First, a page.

As the March 4 trade deadline (3 p.m. ET) approaches, the phone calls, texts and e-mails will be flying at a dizzying pace. The frenzy started Monday, when the Montreal Canadiens sent a pair of draft picks to the Atlanta Thrashers for veteran defenseman Mathieu Schneider.
The actual deadline falls at 3 p.m. ET on March 4 and all deals must be registered with the League office at that point. Some deals may well be announced after the deadline passes, especially on a busy deadline day, as the clubs wait for League approval of each transaction.
If history holds form, it will be a frenetic next two weeks with players switching teams all across the League.
A huge caveat in any trade talk is the most of it is just that, talk. Coming up with trade rumors is easy, making an actual deal, especially in a salary cap world is much more difficult. So take any talk of a superstar moving with a very big grain of salt.
Each of the past three deadline days has seen 25 trades consummated, with at least 40 players moving on each deadline day. Last year's deadline saw an all-time high of 45 players change addresses, including stars like defenseman Brian Campbell (Buffalo to San Jose), forward Marian Hossa (Atlanta to Pittsburgh) and goaltender Cristobal Huet (Montreal to Washington).
Who could be the big stars switching sides this season?
The biggest fish in the roiling trade seas could be Florida Panthers defenseman Jay Bouwmeester. The League leader in ice time per game (27:20), the 6-foot-4, 212-pound Bouwmeester is emerging as an offensive force. With 12 goals and 30 points in 56 games, he's scored double-digit goals for the third-straight season, and reached at least 30 points for the fourth season in a row.
The only thing Bouwmeester hasn't done in six seasons is play in a postseason game, but that could change. The Panthers currently are seventh in the Eastern Conference, but hold just a three-point lead on ninth-place Carolina.
Bouwmeester also could become an unrestricted free agent July 1. So what does Florida General Manager Jacques Martin do? Does he keep Bouwmeester, try to make the playoffs and risk losing a 25-year-old All-Star defenseman for nothing during the summer? Or, does he trade Bouwmeester now?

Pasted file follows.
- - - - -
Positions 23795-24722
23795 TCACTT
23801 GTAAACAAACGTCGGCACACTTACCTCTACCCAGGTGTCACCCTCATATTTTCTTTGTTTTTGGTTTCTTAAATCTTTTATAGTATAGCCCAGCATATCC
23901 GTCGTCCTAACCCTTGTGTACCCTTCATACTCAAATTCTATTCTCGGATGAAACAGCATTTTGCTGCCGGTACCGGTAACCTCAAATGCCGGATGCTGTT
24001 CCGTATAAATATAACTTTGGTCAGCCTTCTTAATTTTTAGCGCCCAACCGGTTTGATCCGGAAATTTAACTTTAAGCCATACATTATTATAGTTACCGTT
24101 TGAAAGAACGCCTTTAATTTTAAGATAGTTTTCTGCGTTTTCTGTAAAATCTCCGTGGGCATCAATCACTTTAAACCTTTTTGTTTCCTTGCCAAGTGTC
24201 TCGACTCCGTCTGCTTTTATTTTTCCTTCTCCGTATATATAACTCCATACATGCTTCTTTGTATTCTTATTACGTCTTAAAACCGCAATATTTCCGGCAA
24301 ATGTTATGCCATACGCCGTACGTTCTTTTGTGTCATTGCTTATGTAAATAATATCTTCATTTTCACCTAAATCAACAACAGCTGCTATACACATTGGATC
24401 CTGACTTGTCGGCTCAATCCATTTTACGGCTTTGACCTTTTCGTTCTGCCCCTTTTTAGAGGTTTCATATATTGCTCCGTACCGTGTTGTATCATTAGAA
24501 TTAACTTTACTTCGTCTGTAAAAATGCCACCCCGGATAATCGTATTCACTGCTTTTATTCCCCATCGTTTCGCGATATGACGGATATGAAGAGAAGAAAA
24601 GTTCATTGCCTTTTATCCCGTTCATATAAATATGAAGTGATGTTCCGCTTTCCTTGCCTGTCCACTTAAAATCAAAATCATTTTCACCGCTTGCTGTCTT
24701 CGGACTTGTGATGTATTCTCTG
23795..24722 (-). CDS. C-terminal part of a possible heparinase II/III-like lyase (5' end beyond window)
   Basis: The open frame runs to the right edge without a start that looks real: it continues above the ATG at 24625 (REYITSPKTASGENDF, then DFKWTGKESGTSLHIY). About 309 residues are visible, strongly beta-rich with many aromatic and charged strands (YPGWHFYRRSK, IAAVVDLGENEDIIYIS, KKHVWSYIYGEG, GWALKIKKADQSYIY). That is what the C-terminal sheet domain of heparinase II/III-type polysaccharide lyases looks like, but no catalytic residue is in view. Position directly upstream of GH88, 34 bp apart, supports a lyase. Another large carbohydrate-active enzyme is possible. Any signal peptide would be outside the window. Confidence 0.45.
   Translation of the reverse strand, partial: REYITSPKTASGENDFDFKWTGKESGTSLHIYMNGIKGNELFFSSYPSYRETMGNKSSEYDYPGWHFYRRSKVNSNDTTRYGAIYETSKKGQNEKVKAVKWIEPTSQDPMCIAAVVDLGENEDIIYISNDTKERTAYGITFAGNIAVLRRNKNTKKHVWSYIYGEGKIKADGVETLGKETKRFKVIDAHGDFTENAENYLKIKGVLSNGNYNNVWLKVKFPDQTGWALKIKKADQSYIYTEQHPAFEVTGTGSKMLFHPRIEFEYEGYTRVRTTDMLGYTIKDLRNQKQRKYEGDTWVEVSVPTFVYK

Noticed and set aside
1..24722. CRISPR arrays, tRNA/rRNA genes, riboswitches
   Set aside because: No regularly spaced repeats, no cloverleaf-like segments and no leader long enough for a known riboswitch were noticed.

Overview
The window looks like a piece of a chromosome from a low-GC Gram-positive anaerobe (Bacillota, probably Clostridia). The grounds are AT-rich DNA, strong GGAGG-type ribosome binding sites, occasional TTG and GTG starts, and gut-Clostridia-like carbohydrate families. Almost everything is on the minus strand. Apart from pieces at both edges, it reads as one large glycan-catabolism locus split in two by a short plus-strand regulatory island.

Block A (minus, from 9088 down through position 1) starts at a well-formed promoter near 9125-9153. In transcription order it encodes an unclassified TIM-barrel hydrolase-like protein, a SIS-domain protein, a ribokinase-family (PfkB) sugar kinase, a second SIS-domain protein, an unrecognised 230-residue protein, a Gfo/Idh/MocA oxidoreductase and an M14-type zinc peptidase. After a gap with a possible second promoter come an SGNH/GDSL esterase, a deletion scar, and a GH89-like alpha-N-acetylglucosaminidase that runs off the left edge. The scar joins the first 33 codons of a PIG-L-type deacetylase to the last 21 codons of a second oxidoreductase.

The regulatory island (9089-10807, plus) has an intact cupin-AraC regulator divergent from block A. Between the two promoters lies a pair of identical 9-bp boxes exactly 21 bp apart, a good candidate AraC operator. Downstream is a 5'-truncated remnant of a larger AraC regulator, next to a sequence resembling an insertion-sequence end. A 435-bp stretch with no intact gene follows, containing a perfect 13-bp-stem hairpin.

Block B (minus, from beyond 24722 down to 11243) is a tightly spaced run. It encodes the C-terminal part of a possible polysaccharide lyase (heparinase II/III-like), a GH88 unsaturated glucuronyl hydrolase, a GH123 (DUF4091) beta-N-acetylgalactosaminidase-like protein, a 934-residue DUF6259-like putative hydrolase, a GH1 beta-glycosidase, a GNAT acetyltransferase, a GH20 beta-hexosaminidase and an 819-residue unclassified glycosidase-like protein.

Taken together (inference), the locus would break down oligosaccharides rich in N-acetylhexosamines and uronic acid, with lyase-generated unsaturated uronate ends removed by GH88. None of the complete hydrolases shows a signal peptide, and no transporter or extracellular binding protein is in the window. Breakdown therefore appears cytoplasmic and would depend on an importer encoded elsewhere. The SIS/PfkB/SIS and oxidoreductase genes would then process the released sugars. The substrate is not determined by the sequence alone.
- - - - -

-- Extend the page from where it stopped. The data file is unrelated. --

Minnesota Wild GM Doug Risebrough faces the same question in regards to a pair of star players who could leave during the summer:goaltender Niklas Backstrom and flashy forward Marian Gaborik.
Backstrom ranks among the top five in the League in wins (27), goals-against average (2.22), save percentage (.926) and shutouts (six), but is unsigned beyond this season. The Wild currently are 10th in the Western Conference, but just three points behind eighth-place Columbus and four behind fifth-place Dallas.
Can the Wild make the jump back into the top eight? Or does Risebrough move Backstrom and put the rest of the season in the hands of backup Josh Harding?
Risebrough also has to decide the future of forward Marian Gaborik. When healthy, Gaborik is one of the top offensive talents in the game. In 77 games last season, he had 40 goals and 92 points. The overarching question with Gaborik, though, is his health. The oft-injured forward has been hampered by groin and back problems this season, limiting him to just six games.
Gaborik had hip surgery in January and hopes to return soon. Risebrough has until March 4 to decide among the following options:re-signing Gaborik, trying to move him or letting him go this summer.
Toronto GM Brian Burke could have a busy next two weeks. Burke has publicly stated there are only a few untouchables on his team, meaning defensemen Pavel Kubina and Tomas Kaberle, goalie Vesa Toskala and forwards Matt Stajan, Jason Blake and Nik Antropov are among those that could be available. Kubina and Kaberle have no-trade clauses, but could waive them to go to certain clubs.
Other names that have spent time being churned through the rumor mill include Doug Weight, Bill Guerin, Mike Comrie and Brendan Witt of the New York Islanders; Tampa Bay's Vincent Lecavalier (who had a press conference at the All-Star Game to deny talk of an impending trade) and Marty St. Louis; Pittsburgh's Ryan Whitney; Anaheim's Scott Niedermayer and Chris Pronger; St. Louis' Keith Tkachuk; Atlanta's Colby Armstrong; Phoenix's Olli Jokinen; and Edmonton's Erik Cole.
While the March 4 deadline might be the last chance for a team to improve for the playoffs, there's no guarantee of postseason success delivered with the consummation of a deadline deal.
Hossa, along with another trade-deadline acquisition, defenseman Hal Gill, helped the Penguins reach the Stanley Cup Final, where they lost to Detroit.
The Stanley Cup champions had a quiet deadline day, making one unheralded move:acquiring defenseman Brad Stuart from Los Angeles for two draft picks.
Stuart contributed just 2 goals in 30 regular-season and playoff games with the Wings, but it was he -- not any of the big names moved at the deadline -- hoisting the Stanley Cup.
In fact, not since Rob Blake went from Los Angeles to Colorado at the trade deadline in 2001 has a blockbuster acquisition helped his team win a Cup.
So will it be a big name that puts a team over the top? Or a move that only in hindsight looks like a genius acquisition? Either way, it certainly will be fun to watch.
Contact Adam Kimelman at firstname.lastname@example.org.